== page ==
One of the most overlooked yet essential of current-day items is the humble needle. It is most likely responsible for the very clothes you are wearing, and has possibly saved your pants' buttons and socks once or twice. Needles are tiny tools that every household used to possess but now are becoming rarer at home thanks to the magic of specialisation and factory labour.
A small collection of beautiful needle books bursting with colour was donated to Whangārei Museum last year. The donor's mother, Betty Taylor, used these needles to sew uniforms for soldiers serving in World War II.
The designs of this collection speak of the 1940s to the 1960s, as Betty used up some and bought new ones to replace them.
During World War II penny-pinching and rationing placed strict rules on fabric use and availability. Garment producers around the world developed "Utility" fashion lines that used less fabric.
Home sewing and alterations became even more crucial than in the 1930s to ensure Kiwi soldiers had adequate uniforms and also Kiwis at home had clothes that fitted them and were somewhat fashionable.
Following the war, with many women returning to roles maintaining the home, people had more time to sew and had to keep up with rapidly changing fashions. Home sewing was both a hobby and a necessity. The fun and family-oriented designs on these needle books reflect the following decades where people, mostly women, were encouraged to enjoy sewing.
Mid-20th century needle books are usually made from paper with shimmery foil inserts resplendent of Christmas. Contents included needle threaders and needles for dressmaking, canvas, darning, and sometimes saddles.
The first needle book in Betty Taylor's collection is branded "Akra" and appears American in origin, depicting an American Indian male on the cover.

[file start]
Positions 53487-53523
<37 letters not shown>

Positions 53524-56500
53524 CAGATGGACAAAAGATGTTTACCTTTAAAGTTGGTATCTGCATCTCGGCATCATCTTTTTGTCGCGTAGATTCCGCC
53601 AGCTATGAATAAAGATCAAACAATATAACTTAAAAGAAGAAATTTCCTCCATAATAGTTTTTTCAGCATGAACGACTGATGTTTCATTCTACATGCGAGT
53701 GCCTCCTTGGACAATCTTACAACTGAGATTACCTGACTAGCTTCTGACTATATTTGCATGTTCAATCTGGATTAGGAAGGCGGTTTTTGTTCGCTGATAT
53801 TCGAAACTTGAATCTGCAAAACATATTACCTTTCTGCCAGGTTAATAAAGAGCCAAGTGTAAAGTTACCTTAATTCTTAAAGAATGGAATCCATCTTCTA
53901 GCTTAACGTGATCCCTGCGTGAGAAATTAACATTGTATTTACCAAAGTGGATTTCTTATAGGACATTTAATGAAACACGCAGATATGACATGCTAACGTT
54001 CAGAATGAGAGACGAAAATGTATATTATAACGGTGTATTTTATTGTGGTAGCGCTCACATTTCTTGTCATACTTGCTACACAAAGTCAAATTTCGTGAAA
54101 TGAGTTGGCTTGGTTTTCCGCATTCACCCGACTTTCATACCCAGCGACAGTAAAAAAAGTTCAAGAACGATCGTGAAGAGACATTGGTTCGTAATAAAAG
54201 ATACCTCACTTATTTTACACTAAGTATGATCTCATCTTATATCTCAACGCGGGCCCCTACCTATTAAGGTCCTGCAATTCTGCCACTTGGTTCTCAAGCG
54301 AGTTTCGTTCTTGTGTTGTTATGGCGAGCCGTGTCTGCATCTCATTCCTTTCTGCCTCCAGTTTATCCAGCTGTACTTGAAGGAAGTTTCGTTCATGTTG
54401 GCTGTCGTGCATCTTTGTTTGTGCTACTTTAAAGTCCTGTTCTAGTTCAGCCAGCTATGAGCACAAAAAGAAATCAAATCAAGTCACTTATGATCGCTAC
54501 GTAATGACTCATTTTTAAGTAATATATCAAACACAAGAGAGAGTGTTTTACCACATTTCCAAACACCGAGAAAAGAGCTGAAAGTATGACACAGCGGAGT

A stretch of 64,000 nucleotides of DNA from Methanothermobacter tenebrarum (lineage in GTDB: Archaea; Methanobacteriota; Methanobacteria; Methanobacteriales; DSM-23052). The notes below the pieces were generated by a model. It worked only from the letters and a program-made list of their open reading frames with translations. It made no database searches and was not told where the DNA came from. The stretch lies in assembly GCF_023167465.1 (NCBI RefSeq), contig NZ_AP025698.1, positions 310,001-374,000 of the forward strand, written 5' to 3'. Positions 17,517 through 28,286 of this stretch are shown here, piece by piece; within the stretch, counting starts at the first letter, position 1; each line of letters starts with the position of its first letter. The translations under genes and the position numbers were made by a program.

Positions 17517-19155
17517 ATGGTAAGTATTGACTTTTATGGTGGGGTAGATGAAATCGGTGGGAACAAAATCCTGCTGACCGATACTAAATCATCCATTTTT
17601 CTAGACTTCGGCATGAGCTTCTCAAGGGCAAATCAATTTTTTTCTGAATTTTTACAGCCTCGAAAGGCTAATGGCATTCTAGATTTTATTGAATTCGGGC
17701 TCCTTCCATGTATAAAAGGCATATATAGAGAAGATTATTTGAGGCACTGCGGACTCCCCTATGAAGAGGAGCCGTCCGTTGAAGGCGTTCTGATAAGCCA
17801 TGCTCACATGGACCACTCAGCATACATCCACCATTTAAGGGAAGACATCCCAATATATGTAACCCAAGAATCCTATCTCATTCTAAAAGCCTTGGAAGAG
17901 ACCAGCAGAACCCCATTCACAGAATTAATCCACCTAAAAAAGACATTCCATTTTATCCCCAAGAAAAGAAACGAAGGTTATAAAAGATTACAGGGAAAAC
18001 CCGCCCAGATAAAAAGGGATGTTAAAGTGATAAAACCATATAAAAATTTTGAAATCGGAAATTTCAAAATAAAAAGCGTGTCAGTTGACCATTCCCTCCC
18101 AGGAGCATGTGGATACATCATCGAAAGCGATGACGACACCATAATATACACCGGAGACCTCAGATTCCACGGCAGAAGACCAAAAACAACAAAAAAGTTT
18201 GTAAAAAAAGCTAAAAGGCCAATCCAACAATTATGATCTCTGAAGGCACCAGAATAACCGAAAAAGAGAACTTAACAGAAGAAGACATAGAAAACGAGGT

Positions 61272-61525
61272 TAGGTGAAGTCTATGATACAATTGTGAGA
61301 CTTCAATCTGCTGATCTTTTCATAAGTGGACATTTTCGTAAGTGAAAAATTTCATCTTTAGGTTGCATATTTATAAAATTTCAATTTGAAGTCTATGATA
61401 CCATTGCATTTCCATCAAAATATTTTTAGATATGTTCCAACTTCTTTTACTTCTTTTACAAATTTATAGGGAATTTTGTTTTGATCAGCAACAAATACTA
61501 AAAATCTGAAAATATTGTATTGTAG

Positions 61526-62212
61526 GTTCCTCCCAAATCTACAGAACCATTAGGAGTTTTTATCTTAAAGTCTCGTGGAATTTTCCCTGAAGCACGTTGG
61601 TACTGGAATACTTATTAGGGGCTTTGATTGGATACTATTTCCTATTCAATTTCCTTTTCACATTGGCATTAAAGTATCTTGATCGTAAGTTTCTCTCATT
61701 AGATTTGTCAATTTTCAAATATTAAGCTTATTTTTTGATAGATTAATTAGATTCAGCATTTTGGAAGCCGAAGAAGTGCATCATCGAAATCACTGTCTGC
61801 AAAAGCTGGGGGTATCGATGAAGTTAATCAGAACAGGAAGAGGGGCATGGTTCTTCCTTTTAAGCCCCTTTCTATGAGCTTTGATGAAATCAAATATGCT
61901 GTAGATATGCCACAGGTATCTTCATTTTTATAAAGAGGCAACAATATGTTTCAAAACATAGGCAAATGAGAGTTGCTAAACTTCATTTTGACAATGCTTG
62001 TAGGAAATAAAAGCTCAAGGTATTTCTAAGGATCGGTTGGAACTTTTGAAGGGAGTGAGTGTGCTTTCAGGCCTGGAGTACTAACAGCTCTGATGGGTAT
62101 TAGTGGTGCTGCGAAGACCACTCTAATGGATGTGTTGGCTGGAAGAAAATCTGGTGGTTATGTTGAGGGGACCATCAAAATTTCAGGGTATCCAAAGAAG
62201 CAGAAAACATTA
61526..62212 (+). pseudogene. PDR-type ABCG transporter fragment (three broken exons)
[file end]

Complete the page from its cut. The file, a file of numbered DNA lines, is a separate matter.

Akra, however, made needles in the Czech Republic from the 1960s and was acquired in 1993 by successful needle producer Groz-Beckert. The second book was made in Japan and is fan-shaped in shades of green, blue and yellow.
Needle books decorated like these were produced in Japan for the European market during and following Allied occupation during World War II (1945–52). It originally contained 63 "gold-eye" needles, which meant the eye section was plated to make them easier to see and smoother to thread. The remaining needle body consisted of nickel-plated iron.
The third book is German-made, trademarked "Wittekind". Soft pastel imagery shows the marketing audience to be mothers and girls. Girls happily sewing dolls clothes adorn the front while inside reveals a novel feature, a small pop-up scene of young girls playing in a toy shop.
Pop-up needle books were quite common in this era and both Akra and Wittekind produced several examples, regularly with themes around children and family.
Sewing in the 1950s was evidently intended for women and was considered a social activity as many needle books are adorned with groups of happy women crowding around fabrics.
Lastly, the fourth needle book is the epitome of the 1950s young fashionable sewer. The "Happy Home" needle book is delightfully figured in green, yellow and red and contained "rustproof", "nickel-plated, 70 assorted gold-eye needles and threader".
Fortunately for us sewing is now popularised for a more diverse crowd than in the 1950s. Vintage needle books, however, are becoming popular items of novelty ephemera to collect.
I'm sure many modern-day sewers would love to take these vibrant needle books home as mementos of a different era and inspiration for projects to come.
• Georgia Kerby is exhibitions curator , Whangārei Museum at Kiwi North.